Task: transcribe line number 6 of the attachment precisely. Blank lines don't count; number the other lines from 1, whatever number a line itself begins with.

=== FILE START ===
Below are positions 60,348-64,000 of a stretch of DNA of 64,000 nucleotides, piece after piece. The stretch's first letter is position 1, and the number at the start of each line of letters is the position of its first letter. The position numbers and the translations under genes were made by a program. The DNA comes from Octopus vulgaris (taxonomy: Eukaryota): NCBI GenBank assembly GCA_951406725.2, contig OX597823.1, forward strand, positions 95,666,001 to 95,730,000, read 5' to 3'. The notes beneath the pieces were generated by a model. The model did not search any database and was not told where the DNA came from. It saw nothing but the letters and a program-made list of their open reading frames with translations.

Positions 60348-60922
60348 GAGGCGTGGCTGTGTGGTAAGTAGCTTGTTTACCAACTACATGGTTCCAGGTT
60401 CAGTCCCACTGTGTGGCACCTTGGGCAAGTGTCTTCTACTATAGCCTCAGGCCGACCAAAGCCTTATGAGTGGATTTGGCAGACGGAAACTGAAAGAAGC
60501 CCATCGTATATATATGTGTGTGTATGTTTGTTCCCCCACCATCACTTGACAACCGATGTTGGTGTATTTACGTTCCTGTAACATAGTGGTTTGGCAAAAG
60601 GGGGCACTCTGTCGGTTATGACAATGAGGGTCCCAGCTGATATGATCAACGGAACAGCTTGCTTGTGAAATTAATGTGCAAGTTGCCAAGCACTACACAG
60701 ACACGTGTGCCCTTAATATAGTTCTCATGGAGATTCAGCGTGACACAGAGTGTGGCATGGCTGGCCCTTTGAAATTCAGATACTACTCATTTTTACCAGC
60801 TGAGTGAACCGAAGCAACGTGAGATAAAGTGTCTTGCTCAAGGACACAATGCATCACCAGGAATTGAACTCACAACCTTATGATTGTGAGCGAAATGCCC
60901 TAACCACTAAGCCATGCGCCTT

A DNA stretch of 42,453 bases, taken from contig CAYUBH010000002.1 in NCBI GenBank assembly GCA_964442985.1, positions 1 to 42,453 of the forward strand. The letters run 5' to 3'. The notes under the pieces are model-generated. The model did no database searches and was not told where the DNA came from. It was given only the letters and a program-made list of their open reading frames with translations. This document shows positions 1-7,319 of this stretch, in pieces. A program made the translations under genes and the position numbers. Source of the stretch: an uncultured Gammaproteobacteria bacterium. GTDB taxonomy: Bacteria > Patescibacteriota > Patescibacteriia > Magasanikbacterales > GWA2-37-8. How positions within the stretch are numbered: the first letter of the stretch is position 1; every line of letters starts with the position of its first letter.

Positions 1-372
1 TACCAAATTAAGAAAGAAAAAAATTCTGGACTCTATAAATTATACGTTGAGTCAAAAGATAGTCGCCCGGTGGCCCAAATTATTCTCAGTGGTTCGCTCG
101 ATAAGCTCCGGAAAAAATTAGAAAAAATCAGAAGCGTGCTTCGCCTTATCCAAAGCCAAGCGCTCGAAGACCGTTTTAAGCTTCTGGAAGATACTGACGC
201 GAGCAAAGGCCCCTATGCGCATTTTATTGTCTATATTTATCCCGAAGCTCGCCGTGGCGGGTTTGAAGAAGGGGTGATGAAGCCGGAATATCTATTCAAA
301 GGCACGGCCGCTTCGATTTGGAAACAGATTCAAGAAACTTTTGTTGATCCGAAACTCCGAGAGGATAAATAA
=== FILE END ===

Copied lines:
60601 GGGGCACTCTGTCGGTTATGACAATGAGGGTCCCAGCTGATATGATCAACGGAACAGCTTGCTTGTGAAATTAATGTGCAAGTTGCCAAGCACTACACAG